The conviction of Megrahi was alway very suspect. Personally I believe he was innocent and simply a convenient fall guy.
I cant help comparing the US vengeful and angry reaction to his release to the US act in 1988 when the crew of the USS Vinciennes apparently callously shot down an A300 airliner killing 290 civillions including 66 children.
There never even an apology ( in fact President Bush was proudly quoted.
"I'll never apologize for the USA ever. I don't care what the facts are". The captain WC Rogers the 3rd was awarded the 'Legion of Merit and the whole crew 'Combat Action Ribbons'.
So please get this into some sort of perspective!

Adil   August 22nd, 2009 3:42 pm ET

I totally agree with John Macassey. It was shot down and no apology at all.

But i understand the anger towards his release and hero`s welcome

Evan   August 23rd, 2009 9:05 pm ET

Megrahi ended 270 lives, and destroyed hundreds of families. What good is a justice system if the criminal, no matter how heinous his act, knows that he will someday die as a hero in the comfort of his own home?
This debacle reminds me of the British justice system's treatment of Chilean dictator Augusto Pinochet, who was released in 2000 on "humanitarian grounds" after his lawyers claimed that he was ill and had "weeks to live."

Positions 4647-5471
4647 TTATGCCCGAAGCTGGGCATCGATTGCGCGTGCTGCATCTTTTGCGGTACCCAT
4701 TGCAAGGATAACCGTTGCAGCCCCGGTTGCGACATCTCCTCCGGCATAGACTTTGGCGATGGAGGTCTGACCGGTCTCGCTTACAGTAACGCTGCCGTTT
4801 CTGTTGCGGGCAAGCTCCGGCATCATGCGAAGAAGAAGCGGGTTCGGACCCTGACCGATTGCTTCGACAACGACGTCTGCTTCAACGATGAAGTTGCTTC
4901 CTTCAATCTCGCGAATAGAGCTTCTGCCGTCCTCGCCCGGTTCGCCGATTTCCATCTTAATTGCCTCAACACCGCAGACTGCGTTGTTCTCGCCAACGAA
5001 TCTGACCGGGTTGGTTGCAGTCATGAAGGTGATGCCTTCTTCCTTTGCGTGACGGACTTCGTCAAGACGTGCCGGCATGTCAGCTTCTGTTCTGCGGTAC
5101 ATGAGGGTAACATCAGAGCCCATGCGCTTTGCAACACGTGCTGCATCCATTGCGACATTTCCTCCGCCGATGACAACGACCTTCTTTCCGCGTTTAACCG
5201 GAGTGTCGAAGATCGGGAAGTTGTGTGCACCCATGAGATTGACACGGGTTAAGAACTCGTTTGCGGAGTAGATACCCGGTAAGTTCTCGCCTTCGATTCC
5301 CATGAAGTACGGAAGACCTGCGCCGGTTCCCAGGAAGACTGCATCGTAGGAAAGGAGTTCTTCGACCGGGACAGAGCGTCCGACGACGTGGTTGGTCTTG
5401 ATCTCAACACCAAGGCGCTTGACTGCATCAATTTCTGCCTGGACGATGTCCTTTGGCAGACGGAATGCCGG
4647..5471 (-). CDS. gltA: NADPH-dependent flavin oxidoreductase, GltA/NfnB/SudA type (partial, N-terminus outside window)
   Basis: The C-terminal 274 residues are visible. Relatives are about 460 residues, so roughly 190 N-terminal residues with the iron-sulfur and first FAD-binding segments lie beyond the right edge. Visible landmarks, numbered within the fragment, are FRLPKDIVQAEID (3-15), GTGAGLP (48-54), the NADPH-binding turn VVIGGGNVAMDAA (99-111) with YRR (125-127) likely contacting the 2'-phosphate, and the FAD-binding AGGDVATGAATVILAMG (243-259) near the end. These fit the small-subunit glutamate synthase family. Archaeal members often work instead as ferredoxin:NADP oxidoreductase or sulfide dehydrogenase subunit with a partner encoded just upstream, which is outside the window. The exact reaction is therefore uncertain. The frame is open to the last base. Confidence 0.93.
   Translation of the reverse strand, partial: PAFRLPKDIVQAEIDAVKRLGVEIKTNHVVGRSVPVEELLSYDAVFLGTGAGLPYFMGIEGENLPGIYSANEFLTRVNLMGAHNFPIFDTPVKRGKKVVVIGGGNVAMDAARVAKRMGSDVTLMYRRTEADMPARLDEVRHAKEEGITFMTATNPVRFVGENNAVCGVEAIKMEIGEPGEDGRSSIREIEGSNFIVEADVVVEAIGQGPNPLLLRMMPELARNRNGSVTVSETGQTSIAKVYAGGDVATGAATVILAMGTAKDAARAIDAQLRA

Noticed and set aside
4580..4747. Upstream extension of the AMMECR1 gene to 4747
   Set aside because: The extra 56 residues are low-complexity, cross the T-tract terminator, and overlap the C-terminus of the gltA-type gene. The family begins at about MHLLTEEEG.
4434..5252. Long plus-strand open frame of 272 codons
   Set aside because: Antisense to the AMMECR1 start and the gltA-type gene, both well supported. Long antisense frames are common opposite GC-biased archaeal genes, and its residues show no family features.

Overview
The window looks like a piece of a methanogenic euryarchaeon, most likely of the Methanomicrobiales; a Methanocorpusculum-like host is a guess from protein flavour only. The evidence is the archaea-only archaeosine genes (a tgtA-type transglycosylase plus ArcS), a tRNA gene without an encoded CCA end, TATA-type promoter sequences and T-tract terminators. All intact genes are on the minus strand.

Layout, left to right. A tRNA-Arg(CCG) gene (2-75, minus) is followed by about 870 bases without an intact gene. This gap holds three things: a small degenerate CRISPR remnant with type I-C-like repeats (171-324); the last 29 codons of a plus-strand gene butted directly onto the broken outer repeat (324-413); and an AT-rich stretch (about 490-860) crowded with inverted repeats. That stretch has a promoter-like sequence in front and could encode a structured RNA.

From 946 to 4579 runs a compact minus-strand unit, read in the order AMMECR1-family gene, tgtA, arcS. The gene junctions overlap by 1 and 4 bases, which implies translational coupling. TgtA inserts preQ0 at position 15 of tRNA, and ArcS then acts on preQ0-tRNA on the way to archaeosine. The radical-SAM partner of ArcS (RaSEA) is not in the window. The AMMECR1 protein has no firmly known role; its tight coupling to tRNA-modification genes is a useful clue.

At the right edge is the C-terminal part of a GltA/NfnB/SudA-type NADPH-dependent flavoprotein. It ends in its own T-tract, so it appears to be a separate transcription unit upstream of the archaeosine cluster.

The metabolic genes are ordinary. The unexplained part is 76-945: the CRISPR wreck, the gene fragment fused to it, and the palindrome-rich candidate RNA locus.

He went on to live more than six happy, prison-free years.

Kevin   August 24th, 2009 4:23 pm ET

I understand why Americans are upset about the release. Howwever, it has to be pointed out to them that Scotland is an independant country, where we dicide our own laws. The other interesting thing that has to be said is that over the last 20 – 30 years the American government has ignored, side stepped and flew in the face of international law. Some examples, nuclear arms in Isreal, government support for the most heanus dictator, your friend and ours Saddam hussain. There is always the drugs for Arms that Mr Reagan and Oliver North were invloved in. I get the feeling that if Scotland were a third world country we should probably be preparing for a "precesion bombing", there an oxymoron! It not a perfect thing to do but compasion is a big word and WE in the West have to be above those who would try to TERRORISE us.

Pietromp   August 24th, 2009 5:07 pm ET

What is this fuzz all about? At least they tried this guy with a jury and put him jail for some years. I know of two people that have commited crimes against humanity and one still lives in TX and the other one in WY, has anybody at least look into their "dark times"? Americans are too cowards to do that..!

sheila   August 24th, 2009 8:38 pm ET

While I do not ,for a second ,condone the release of the Lockerbie bomber,I really get sick of the hypocrisy in the US.Where was the condemnation of US citizens{Irish Americans?} who supported and sent funding to the IRA for decades!The IRA were terrorists who killed hundreds of innocent people.Where is the difference?